AWS Outposts now also supports AWS Relational Database Service

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AWS Outposts, the hybrid cloud platform of Amazon, now also supports AWS Relational Database Service. This allows customers to create RDS database instances in their own on-premise data centers.

By supporting the database instances in the on-premises environment, the hybrid cloud platform gets a significant increase in functionality. AWS Outposts enables companies to run native AWS or VMware Cloud on AWS in their own data centers. This gives them an on-premise version of the AWS Cloud.

This way, companies can run compute and storage on-premise in combination with managed and customizable compute and storage racks built with AWS-designed hardware. The hybrid cloud platform allows customers to run workloads in their own data centers using the same AWS APIs, control planes, hardware and tools they use to connect to other AWS applications.

Workloads for AWS Outposts

As a result, customers are able to primarily run workloads that require low-latency, local data processing or local data storage. Or in the case of the newly presented database-as-a-service solution, running real-time databases. For example, databases based on IoT data in industrial environments.

Two important relational databases

Supporting AWS Relational Database Service on the AWS Outposts platform gives customers access to two important relational databases: MySQL 8.0.17 and PostgreSQL 12.2. This allows users to easily launch, run and expand relational databases. Without having to worry about the underlying infrastructure and overhead.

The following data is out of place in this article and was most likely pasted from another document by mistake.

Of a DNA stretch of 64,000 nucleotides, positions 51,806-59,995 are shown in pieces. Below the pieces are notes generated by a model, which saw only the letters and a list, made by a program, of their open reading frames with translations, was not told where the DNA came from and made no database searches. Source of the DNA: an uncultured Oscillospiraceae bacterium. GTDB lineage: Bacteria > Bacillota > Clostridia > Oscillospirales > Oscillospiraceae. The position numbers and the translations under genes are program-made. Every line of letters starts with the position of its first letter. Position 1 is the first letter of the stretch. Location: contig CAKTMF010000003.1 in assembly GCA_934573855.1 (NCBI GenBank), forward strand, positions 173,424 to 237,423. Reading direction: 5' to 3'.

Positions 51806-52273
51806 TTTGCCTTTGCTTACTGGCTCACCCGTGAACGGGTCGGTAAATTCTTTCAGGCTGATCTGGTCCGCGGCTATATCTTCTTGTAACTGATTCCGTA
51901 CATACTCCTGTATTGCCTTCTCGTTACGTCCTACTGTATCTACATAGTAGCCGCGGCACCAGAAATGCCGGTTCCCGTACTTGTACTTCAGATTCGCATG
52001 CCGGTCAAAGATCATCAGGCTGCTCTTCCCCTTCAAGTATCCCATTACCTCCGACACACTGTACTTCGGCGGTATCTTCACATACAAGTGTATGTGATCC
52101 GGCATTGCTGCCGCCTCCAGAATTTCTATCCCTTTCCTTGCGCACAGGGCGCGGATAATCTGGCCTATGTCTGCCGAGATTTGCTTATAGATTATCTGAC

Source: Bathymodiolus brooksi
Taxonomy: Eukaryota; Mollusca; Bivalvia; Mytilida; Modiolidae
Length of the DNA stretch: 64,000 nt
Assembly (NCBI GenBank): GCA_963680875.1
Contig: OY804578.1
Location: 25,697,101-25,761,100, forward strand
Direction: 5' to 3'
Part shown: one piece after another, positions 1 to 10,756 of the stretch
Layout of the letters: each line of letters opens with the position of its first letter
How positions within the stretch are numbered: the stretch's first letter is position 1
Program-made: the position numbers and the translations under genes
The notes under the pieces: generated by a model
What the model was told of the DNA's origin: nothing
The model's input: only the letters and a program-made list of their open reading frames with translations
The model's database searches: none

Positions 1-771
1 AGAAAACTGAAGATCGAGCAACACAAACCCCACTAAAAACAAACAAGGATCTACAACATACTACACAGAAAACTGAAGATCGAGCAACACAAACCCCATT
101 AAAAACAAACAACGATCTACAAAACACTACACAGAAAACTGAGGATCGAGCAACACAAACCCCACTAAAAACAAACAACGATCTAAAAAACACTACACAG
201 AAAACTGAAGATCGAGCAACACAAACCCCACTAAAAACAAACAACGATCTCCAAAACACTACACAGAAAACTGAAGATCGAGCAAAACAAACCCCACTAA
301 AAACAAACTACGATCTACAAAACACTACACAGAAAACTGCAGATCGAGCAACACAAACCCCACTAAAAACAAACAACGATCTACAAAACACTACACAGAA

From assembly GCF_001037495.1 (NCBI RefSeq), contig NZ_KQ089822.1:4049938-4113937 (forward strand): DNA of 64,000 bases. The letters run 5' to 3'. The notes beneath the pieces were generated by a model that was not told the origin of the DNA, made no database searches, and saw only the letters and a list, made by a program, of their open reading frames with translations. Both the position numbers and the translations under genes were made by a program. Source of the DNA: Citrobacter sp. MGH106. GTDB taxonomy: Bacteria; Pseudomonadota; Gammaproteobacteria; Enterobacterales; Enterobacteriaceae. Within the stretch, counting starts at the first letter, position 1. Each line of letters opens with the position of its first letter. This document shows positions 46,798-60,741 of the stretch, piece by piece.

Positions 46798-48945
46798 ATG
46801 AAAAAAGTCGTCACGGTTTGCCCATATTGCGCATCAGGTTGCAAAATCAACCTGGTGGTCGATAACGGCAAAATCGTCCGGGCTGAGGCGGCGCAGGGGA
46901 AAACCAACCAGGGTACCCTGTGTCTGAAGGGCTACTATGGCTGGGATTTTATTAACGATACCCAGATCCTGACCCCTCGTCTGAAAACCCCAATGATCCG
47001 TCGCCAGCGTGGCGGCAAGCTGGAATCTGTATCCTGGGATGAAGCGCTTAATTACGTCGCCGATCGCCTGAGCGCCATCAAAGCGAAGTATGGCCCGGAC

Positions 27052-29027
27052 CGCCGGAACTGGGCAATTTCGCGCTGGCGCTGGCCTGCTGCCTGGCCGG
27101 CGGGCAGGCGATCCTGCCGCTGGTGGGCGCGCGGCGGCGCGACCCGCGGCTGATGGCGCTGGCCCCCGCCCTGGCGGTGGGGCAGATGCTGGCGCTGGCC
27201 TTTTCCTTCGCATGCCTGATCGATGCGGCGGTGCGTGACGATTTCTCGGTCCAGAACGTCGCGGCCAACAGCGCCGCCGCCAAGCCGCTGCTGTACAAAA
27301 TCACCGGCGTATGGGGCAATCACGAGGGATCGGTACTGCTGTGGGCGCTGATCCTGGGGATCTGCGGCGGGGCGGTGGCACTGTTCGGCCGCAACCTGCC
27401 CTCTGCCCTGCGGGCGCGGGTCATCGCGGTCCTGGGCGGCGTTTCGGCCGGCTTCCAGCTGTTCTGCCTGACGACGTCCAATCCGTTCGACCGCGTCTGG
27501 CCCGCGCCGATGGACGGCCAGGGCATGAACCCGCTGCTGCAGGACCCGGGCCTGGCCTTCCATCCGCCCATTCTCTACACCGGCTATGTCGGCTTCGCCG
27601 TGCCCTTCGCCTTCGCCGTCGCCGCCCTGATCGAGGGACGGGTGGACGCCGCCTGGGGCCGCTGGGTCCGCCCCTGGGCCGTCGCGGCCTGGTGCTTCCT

Limitations and Expectations

According to analysts, there are a number of things that users need to keep an eye on in order to use the new service. For example, AWS Outposts still lacks the option to store all data locally and the hybrid cloud platform cannot replicate or manage data for disaster recovery and high availability across multiple regions. This is because all data, and backup and restore options are only available in the specific AWS region to which the on-premise hybrid cloud platform is connected.

However, this will be changed in the near future. It is also expected that more databases than the two mentioned will soon be available within the AWS Relational Database Service.

Competition

AWS is not the only cloud provider offering database-as-a-service in the on-premise data center. Oracle also has a similar service with the Oracle Exadata Cloud at Customer Service. Analysts indicate that the availability of AWS Relational Database Service for AWS Outposts will contribute to making this hybrid cloud platform more competitive with Microsoft Azure Stack, Oracle Cloud at Customer and Google Anthos.